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5 Autism Facts for Autism Acceptance Month

April is Autism Acceptance Month and to celebrate, we decided to share some facts about Autism Spectrum Disorder that we found compelling.  


  1. Children with autism often demonstrate superior math skills compared with neurotypical children in the same IQ range
    Many assume that children with neuro-differences, such as those on the autism spectrum are less intelligent than their peers, but the truth is that children with ASD have as great of a range in IQ as neurotypical children, and often have superior math ability.
  2. Autism Spectrum Disorder is not a degenerative condition. 
    Individuals with ASD are able to continuously improve their social ability and gain the prerequisite skills they need to thrive. They are most likely to improve with specialized, individualized services and opportunities for supported inclusion.
  3. It is often speculated that Albert Einstein and Isaac Newton had Autism Spectrum Disorder. 
    Along with many other notable figures in history, it is often thought that both Einstein and Newton were on the autism spectrum, both of whom stand as proof that learners with brain differences can be incredibly intelligent and accomplished.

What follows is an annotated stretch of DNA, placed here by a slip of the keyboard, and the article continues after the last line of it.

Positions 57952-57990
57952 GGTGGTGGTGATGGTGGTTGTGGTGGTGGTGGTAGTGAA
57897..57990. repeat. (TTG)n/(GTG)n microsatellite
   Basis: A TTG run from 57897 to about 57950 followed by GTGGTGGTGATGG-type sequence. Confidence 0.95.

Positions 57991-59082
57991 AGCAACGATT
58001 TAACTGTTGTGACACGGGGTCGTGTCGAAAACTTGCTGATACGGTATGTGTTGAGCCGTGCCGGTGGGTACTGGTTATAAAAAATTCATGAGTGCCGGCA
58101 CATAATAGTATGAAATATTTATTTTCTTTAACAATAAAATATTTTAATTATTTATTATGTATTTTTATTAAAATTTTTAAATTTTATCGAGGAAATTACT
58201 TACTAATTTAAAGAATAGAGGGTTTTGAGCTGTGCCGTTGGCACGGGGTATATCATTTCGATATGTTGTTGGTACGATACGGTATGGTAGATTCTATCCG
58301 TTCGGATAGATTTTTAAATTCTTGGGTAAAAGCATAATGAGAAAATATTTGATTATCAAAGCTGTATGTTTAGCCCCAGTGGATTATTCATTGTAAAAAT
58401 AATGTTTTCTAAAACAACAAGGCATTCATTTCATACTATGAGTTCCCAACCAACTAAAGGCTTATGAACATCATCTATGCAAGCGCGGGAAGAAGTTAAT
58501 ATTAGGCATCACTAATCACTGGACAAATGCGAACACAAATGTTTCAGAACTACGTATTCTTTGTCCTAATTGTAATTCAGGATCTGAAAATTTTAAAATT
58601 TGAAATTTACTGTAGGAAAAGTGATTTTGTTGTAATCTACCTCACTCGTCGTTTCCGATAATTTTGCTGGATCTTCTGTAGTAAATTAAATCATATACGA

4. Researchers speculate that symptoms of ASD differ in males and females.
    This difference is the presentation of symptoms may be a factor in the large discrepancy between boys and girls being diagnosed with ASD. As it stands currently, boys are almost 5 times more likely to receive an autism diagnosis than their female peers.
  5. Autism Spectrum Disorder does not have a cure and should not be viewed as a disease.
    There is no “cure” to make children with autism neurotypical. Autism is a brain-difference, not a deficit. Children with autism live fulfilled, productive lives, especially when given individualized care and support.  

To learn more about Autism Spectrum Disorder, and teaching methods that are effective for students with ASD, join us for our free webinar on April 5th! Click here to watch the recording.